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‘Don’t test our resolve,’ DG ISPR tells India at press conference

Director General of Inter-Services Public Relations (ISPR) Maj Gen Asif Ghafoor is addressing a press conference at the General Headquarters.

He is speaking about the recent tensions with India and the security situation in the country.

At the start of the presser, Maj Gen Ghafoor said India had accused Pakistan of being behind the Pulwama attack in occupied Kashmir, but that Pakistan had denied the same.

“We told them we were not involved. India then violated our airspace, we then gave the ultimatum that we will respond when we see fit, just like the PM said.

“Two months have passed since and India has told countless lies on the matter. We have not responded to the lies, not because we can’t, but because we don’t want to retaliate.

“International media came to Pakistan, we told them that they should go to the place and see for themselves what had happened.

“India had said that 300 people had died in their attack [in Balakot]. Then they said that they had used a small-scale missile that bore a tiny hole in the ceiling of the building and then exploded inside. We again offered to show your own [Indian] media the site.”

“We downed two Indian planes in the process, the whole world saw their debris and you [India] still claimed that one of the two planes was ours and one of our own pilots died, as we had initially said that two Indian pilots had been captured, and then said that there was only one. You [India] said that we have changed our statement because one pilot was our own.

“We got initial information through the proper channel, then on the ground, I personally found out that only one person had been captured and I sent out the correction myself. How is it that you are ready to accept one of our statement, not the other?”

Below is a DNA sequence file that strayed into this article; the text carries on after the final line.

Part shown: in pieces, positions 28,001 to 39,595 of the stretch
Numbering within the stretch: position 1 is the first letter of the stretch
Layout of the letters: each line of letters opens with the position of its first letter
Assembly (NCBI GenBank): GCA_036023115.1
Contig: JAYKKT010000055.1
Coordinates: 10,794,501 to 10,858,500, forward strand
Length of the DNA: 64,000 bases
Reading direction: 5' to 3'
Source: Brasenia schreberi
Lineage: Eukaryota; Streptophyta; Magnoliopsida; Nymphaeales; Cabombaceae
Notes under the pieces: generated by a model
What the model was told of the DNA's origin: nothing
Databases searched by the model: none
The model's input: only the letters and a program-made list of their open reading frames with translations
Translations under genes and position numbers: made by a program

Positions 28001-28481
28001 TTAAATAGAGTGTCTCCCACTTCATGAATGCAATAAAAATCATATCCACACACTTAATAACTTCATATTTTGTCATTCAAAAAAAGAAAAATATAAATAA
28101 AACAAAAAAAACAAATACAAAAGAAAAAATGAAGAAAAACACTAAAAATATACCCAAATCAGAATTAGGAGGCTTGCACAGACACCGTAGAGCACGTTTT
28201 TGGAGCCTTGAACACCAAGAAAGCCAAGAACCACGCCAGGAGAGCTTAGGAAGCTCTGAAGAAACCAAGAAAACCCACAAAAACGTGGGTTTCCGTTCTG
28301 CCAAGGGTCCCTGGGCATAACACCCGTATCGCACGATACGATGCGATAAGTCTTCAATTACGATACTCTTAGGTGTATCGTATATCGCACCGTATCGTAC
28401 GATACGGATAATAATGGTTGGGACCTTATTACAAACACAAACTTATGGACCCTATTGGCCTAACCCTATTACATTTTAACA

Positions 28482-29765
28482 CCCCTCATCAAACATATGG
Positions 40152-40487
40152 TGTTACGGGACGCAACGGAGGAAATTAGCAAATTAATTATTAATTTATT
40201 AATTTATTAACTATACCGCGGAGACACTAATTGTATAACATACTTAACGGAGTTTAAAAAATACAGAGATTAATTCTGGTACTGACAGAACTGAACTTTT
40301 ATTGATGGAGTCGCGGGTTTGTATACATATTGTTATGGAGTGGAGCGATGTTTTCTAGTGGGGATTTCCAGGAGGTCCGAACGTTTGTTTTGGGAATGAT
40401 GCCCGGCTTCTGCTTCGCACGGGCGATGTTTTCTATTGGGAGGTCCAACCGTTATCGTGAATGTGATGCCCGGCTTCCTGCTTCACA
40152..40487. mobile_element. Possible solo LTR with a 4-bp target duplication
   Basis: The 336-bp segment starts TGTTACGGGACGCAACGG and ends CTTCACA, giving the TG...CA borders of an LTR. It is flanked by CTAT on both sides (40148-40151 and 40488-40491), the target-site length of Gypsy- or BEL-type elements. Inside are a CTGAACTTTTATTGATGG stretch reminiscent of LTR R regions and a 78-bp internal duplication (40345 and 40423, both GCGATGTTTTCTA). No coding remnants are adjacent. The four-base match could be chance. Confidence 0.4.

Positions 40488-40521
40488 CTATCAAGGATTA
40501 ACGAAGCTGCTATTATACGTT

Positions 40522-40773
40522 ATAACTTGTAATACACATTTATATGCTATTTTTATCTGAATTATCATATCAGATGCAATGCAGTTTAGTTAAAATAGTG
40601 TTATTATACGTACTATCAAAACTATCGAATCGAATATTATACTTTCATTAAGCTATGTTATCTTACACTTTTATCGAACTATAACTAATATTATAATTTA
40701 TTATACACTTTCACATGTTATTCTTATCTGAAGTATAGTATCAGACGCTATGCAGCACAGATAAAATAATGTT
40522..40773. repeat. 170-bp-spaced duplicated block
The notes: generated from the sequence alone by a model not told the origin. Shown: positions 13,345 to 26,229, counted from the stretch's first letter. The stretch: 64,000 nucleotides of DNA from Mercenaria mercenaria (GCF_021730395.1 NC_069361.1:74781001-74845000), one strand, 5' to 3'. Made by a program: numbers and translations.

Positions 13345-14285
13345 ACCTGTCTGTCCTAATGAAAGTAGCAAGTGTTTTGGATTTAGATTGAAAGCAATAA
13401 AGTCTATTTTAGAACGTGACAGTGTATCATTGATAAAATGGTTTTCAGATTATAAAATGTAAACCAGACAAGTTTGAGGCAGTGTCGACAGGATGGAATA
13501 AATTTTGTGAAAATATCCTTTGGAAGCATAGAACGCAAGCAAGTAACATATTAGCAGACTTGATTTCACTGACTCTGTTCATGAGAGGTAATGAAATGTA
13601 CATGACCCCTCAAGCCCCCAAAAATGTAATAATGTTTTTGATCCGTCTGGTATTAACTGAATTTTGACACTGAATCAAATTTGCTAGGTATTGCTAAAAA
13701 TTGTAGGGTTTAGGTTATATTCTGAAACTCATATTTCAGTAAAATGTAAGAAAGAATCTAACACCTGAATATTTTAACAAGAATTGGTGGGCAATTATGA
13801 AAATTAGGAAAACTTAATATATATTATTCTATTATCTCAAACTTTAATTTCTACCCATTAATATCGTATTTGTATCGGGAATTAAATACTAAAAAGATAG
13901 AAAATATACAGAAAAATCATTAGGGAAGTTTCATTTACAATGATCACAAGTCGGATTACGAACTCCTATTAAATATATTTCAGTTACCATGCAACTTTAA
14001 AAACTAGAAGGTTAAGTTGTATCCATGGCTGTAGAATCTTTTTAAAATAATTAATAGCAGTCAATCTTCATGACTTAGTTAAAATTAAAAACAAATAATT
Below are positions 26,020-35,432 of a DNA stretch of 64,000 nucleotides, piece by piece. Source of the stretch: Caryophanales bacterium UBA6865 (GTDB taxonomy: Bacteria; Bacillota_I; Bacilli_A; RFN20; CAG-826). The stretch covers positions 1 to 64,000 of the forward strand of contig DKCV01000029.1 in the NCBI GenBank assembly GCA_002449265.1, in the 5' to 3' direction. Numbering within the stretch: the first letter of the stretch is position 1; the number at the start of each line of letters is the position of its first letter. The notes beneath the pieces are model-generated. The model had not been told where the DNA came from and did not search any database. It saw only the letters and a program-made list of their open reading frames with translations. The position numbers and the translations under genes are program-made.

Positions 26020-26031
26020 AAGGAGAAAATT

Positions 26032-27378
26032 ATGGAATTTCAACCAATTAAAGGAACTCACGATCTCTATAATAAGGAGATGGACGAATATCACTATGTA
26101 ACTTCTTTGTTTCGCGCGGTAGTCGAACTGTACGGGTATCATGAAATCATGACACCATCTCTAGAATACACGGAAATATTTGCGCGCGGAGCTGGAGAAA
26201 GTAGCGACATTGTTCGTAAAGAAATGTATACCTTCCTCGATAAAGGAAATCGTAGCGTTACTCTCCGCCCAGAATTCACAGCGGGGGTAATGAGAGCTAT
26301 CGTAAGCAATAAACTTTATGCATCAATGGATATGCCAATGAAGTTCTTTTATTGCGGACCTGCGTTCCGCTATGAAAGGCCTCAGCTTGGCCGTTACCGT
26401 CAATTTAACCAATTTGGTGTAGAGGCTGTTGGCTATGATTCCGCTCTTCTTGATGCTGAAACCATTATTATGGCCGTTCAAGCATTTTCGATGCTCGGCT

“We have not retaliated because we want peace […] we asked you [India] to ask America about our F-16s’ strength. In this day and age, hiding the downing of a plane is impossible. In this time, even if a motorcycle crashes the world finds out.

“We have not talked much about it because we want to find the appropriate time to honour our pilots whose skills had been used to down the Indian planes.

“India says that Pakistan’s attitude needs to change. We say that you have not been able to change our attitude, but maybe you need to look inwards and look at the way you have approached the relationship between the two countries.

“In your [Indian] rhetoric, you keep using nuclear power as a threat. Nuclear powers are not a threat, they are a weapon of deterrence that should not be mentioned lightly.”

“Do not test our resolve,” he said while addressing India, stressing that the Pakistan Army will fully defend its 207 million people if and when required.

Action against proscribed organisations

The chief of the military’s media wing appreciated the role played by the Pakistani media during the war against terror in the past two years, and during the three-day conflict with India in February. “The media played the best possible role in the situation and I would like to thank you for it,” he told the journalists present.

“Pakistan has a regional importance. We are neighbours with Afghanistan, which has been plagued with war for the last 40 years, first with the Soviet occupation and then with the US army after 9/11.